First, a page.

Seniors issues and pensions

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This book provides concrete examples of promising practices for physical environments in long-term residential care: everything from the location of a nursing home and the structure of gardens to the floor coverings, chair arms, and spaces for memorials. Physical environments are about more than setting the conditions for living and care provision. They also shape and reflect how care and life in nursing homes are understood. They construct limits and possibilities for residents, staff, families and volunteers.
Budget 2016 pledges $160 million to create 1,200 new Personal Home Care (PCH) spaces. It is to be hoped that this laudable move will be implemented based on the evidence. Regrettably this is a practice woefully lacking.
Pensions and the retirement security concerns of Canadians have been in the news in a big way in recent years. With two-thirds of Canadian workers not covered by a workplace pension plan and a majority of citizens not contributing to RRSPs (almost $1 trillion in unused contribution room) many look to governments to show leadership on this looming pan-Canadian public policy issue.  In both the Canadian Pension Plan (CPP) and Old Age Security (OAS) debates, Manitoba’s voice has been both clear and strong in favour of the interests and well-being of workers and their families.
UNSPUN is the 2016 provincial election commentary series from the Canadian Centre for Policy Alternatives Manitoba
This book reports on the findings of an international team of 26 researchers and more than 50 graduate students who went to six countries in a search for promising practices in long term residential care for the elderly. It presents concrete examples of how long term care might be organized and undertaken in more promising ways that respect the needs of residents, families, workers and managers.
The study makes the economic case for divestment from fossil fuels, due to risk factors such as aggressive new climate policies. It is aimed at informing pension fund trustees about the risks associated with fossil fuel investments, and for interested workers who want to better understand what their pension money is up to, and how to ask the right questions.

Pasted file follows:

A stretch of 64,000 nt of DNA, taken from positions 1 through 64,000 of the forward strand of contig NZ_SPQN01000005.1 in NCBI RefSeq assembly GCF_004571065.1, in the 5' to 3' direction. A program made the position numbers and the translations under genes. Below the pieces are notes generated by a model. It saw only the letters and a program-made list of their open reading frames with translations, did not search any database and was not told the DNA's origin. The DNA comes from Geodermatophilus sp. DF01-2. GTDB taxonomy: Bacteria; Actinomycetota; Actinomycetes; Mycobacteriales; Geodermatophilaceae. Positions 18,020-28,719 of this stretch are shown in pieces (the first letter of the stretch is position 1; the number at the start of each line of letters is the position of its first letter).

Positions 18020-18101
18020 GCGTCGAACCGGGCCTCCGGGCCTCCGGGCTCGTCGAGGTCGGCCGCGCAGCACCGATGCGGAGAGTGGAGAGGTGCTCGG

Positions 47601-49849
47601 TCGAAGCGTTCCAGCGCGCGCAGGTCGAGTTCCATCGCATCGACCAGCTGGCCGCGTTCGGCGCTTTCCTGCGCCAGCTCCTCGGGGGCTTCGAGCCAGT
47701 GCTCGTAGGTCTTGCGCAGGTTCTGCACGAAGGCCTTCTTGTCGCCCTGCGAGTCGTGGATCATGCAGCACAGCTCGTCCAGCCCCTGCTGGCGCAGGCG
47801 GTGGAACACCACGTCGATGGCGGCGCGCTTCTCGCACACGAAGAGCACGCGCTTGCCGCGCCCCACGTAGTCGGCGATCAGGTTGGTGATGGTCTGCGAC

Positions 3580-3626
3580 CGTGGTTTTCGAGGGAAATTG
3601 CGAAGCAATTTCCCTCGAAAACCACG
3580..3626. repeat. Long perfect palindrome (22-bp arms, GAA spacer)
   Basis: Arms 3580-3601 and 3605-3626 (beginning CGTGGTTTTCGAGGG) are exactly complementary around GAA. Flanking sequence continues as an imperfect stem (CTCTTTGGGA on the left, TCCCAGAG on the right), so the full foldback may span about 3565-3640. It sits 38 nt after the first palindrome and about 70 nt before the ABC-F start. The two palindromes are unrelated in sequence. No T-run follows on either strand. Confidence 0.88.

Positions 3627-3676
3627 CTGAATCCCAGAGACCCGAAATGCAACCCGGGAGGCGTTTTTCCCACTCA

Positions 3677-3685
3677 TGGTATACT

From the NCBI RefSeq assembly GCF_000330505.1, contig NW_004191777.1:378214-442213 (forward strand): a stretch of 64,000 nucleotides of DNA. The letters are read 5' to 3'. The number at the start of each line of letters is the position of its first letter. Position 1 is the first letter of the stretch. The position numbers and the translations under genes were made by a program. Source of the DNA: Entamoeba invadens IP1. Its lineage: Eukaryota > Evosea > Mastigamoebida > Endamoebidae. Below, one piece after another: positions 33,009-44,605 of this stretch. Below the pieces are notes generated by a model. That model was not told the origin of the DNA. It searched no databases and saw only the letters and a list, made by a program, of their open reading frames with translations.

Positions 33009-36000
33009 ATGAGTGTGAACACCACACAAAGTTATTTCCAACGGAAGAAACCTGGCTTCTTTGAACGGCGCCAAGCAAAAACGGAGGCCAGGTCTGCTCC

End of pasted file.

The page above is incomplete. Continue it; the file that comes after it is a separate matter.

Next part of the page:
OTTAWA—Canadian pension funds are exposed to a wide range of risks from their holdings of fossil fuels, says a study released today by the Canadian Centre for Policy Alternatives (CCPA). The study makes the economic case for divestment from fossil fuels, due to risk factors such as aggressive new climate policies. A review Canadian public pension fund annual reports found that action on climate change was not mentioned as a material risk to pension sustainability.
Two recent and widely quoted studies strongly suggest that no major policy changes are needed to better ensure Canadians have adequate retirement income in future. But are they right? Not according to Michael Wolfson, a Canada Research Chair and former assistant chief statistician at Statistics Canada.
Your golden years may be farther off than you think. Canada has the highest equity mutual fund fees in the world. In fact, they’re so high that in order to offset those fees, the average mutual fund investor will have to work until age 72 to match what a pension plan holder will make by age 65, even with identical contributions.
This study compares the management fees charged by mutual funds and pension plans, and finds that high management fees will cause Canadians relying on mutual funds for their retirement income to work longer or retire with less, compared to those with pension plans. The study recommends an expansion of inexpensive workplace pension plans or public pension plans, like the CPP; and as a stopgap measure, trailers fees—the portion of mutual fund fees that go back to the advisor—could be capped or banned entirely.